The Influence of Mammographic Density on Breast Cancer Risk
Tossas-Milligan, Katherine Y
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High mammographic breast density (HBD) is a well-established risk factor for increased breast cancer (BC) incidence (1-4) and later stage of breast cancer diagnosis (5, 6). Mechanistically, HBD may mask BC at screening and result in interval BC being diagnosed at a later stage (5, 7-12). Biologically, HBD may be associated with increased cell proliferation and a general increase in mitogenic factors (13). However, the biological mechanisms through which HBD may operate to increase BC risk are not clearly defined, and its potential role in tumor progression and BC aggressiveness remains a debated issue. Given that most of the conclusions with regards to HBD and BC risk are based on primarily monoracial (non-Latina White women) studies, not much is known regarding if HBD affects women across various races and ethnicities differently. These racial/ethnic differences are particularly relevant within the context of existing racial/ethnic breast cancer mortality disparities in the United States where non-Latina Black (NLB) women, despite their lower BC incidence, are more likely to die from the disease compared to their non-Latina White (NLW) counterparts (14-17). While differential access to care, comorbidities, and BC aggressiveness are suggested in the literature as contributors to this difference (18-24), the potential impact of breast density on this disparity has not been explored. Understanding the effects of HBD on BC risk in a diverse cohort would add to the scarce literature regarding the effect of HBD across various race/ethnicities. In this dissertation, the researcher proposes to explore whether breast density differs across racial/ethnic groups and what factors may account for these differences. Additionally, the researcher proposes to explore the association between high breast density and breast cancer incidence, aggressiveness, and stage at diagnosis in a cohort of diverse women presenting for breast cancer screening at a large healthcare network in Metropolitan Chicago, with the following aims: Aim 1: To explore how breast density (BD) may differ by race/ethnicity and other individual level factors (BMI, age, hormonal) Aim 2: To explore if BD impacts breast cancer (BC) risk by subtype Aim 3: To explore potential mechanisms through which BD influences breast cancer stage at diagnosis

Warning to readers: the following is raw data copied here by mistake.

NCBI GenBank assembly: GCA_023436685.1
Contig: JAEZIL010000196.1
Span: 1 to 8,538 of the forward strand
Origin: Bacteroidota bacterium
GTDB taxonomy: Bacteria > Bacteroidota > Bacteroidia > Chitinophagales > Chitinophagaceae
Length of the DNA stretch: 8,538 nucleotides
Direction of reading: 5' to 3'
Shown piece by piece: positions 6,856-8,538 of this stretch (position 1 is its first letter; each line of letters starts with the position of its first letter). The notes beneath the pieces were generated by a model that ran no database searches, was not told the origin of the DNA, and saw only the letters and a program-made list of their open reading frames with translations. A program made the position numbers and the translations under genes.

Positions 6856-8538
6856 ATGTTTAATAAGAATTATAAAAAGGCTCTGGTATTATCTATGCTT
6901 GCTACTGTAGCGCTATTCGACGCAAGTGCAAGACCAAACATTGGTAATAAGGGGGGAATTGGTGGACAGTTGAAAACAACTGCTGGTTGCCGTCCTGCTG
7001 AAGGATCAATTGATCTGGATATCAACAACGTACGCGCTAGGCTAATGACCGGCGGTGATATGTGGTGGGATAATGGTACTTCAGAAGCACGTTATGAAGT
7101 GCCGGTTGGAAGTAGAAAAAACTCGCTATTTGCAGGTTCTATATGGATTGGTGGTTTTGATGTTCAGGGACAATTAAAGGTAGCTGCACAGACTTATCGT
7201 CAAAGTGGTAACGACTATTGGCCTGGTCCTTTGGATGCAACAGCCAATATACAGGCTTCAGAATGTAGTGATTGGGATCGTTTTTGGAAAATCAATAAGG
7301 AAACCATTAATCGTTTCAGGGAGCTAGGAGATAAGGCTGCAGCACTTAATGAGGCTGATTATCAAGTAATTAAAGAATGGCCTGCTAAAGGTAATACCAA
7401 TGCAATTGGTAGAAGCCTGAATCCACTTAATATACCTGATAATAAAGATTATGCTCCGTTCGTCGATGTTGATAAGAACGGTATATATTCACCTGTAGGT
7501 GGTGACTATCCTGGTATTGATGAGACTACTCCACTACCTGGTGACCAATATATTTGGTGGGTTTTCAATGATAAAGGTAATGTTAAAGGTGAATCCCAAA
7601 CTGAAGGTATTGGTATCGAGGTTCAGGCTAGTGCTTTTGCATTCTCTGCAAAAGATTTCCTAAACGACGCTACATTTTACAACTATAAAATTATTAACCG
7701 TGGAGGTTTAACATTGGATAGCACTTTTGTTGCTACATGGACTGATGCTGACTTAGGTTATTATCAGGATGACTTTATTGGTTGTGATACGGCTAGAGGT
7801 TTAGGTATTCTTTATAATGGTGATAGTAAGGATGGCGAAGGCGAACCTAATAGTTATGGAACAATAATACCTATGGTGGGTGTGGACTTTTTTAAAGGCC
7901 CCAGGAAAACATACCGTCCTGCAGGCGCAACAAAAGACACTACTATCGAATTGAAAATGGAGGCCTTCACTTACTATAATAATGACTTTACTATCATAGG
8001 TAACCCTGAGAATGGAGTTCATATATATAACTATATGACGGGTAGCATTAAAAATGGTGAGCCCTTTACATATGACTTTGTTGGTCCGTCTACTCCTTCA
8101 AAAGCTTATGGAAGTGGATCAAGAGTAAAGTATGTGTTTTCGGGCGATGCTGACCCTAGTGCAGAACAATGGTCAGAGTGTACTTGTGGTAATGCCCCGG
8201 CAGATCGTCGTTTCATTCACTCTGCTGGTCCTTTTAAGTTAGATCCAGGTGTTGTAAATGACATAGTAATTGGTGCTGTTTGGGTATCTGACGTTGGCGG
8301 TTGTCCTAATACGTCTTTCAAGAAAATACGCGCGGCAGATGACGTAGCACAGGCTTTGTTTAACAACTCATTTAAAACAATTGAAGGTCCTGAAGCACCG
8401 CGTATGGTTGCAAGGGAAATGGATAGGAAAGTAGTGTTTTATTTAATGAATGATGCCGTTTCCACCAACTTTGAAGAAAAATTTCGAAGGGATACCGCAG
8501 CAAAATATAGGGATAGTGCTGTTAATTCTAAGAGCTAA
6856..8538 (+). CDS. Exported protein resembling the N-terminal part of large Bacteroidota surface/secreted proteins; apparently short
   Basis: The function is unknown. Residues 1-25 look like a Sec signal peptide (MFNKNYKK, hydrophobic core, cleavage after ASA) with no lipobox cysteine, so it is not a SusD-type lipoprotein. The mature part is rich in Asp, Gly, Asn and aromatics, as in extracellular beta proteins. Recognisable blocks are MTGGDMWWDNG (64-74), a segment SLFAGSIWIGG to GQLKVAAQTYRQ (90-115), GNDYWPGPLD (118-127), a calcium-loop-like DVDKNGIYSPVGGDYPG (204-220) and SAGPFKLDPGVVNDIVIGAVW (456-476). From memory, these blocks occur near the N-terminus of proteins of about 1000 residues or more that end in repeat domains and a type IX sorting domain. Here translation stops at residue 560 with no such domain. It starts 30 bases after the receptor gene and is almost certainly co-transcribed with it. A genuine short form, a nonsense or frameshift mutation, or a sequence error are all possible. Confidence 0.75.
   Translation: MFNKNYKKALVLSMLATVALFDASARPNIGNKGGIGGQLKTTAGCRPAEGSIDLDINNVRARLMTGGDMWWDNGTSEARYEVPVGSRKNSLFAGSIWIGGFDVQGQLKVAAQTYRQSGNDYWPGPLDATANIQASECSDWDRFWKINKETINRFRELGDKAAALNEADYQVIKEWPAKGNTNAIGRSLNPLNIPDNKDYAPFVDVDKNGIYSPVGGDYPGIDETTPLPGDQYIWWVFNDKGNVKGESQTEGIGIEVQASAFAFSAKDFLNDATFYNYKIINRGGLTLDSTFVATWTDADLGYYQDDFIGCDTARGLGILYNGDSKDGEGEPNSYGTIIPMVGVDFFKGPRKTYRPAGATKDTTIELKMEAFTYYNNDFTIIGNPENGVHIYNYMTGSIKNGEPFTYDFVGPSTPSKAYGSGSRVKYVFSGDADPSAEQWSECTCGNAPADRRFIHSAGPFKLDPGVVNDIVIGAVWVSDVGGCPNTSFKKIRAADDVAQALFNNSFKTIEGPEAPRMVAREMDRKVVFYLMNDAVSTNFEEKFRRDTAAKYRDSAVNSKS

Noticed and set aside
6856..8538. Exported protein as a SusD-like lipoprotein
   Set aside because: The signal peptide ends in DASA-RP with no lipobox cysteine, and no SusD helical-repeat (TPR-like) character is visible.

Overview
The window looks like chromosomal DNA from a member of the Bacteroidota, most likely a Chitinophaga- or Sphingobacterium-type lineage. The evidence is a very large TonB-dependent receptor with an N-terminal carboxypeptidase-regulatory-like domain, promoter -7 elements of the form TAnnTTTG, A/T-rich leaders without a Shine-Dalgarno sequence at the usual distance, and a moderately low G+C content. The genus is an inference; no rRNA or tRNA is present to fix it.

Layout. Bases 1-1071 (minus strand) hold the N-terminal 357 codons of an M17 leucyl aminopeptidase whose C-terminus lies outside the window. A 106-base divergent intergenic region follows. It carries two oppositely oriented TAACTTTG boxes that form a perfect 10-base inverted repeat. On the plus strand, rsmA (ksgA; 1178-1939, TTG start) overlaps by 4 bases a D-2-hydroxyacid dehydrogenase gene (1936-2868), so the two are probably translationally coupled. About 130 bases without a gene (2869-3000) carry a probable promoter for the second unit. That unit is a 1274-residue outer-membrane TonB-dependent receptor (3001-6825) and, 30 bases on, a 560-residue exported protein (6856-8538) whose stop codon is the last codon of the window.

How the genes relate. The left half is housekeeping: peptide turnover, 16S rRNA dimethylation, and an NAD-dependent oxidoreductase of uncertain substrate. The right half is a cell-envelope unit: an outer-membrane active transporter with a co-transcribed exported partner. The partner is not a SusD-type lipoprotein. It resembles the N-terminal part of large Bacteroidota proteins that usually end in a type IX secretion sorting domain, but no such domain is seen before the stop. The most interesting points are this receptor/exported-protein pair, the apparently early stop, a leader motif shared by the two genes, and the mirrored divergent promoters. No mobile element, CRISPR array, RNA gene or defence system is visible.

Subjectbreast cancer risk, breast density, breast cancer disparities, breast density epidemiology
Date available in INDIGO2018-11-27T15:53:26Z
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